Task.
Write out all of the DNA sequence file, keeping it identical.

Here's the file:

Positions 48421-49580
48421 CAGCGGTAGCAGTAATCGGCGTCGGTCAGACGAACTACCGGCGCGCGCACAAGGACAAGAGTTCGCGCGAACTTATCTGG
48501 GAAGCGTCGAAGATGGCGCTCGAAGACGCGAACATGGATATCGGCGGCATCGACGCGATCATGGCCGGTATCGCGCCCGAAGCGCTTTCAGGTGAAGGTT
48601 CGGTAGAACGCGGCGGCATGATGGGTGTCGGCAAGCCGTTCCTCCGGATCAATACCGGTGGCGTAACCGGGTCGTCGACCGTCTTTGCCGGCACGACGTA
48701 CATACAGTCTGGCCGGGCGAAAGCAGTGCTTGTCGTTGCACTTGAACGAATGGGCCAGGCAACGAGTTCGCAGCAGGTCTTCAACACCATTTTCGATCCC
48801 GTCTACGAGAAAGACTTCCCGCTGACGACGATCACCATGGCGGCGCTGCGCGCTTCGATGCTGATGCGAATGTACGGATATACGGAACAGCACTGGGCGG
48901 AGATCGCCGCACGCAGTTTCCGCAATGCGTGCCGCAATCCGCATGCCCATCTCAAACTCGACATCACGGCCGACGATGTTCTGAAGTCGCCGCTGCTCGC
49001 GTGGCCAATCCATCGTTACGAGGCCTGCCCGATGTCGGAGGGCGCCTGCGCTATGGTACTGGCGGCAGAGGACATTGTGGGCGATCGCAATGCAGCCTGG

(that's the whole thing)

Positions 48421-49580
48421 CAGCGGTAGCAGTAATCGGCGTCGGTCAGACGAACTACCGGCGCGCGCACAAGGACAAGAGTTCGCGCGAACTTATCTGG
48501 GAAGCGTCGAAGATGGCGCTCGAAGACGCGAACATGGATATCGGCGGCATCGACGCGATCATGGCCGGTATCGCGCCCGAAGCGCTTTCAGGTGAAGGTT
48601 CGGTAGAACGCGGCGGCATGATGGGTGTCGGCAAGCCGTTCCTCCGGATCAATACCGGTGGCGTAACCGGGTCGTCGACCGTCTTTGCCGGCACGACGTA
48701 CATACAGTCTGGCCGGGCGAAAGCAGTGCTTGTCGTTGCACTTGAACGAATGGGCCAGGCAACGAGTTCGCAGCAGGTCTTCAACACCATTTTCGATCCC
48801 GTCTACGAGAAAGACTTCCCGCTGACGACGATCACCATGGCGGCGCTGCGCGCTTCGATGCTGATGCGAATGTACGGATATACGGAACAGCACTGGGCGG
48901 AGATCGCCGCACGCAGTTTCCGCAATGCGTGCCGCAATCCGCATGCCCATCTCAAACTCGACATCACGGCCGACGATGTTCTGAAGTCGCCGCTGCTCGC
49001 GTGGCCAATCCATCGTTACGAGGCCTGCCCGATGTCGGAGGGCGCCTGCGCTATGGTACTGGCGGCAGAGGACATTGTGGGCGATCGCAATGCAGCCTGG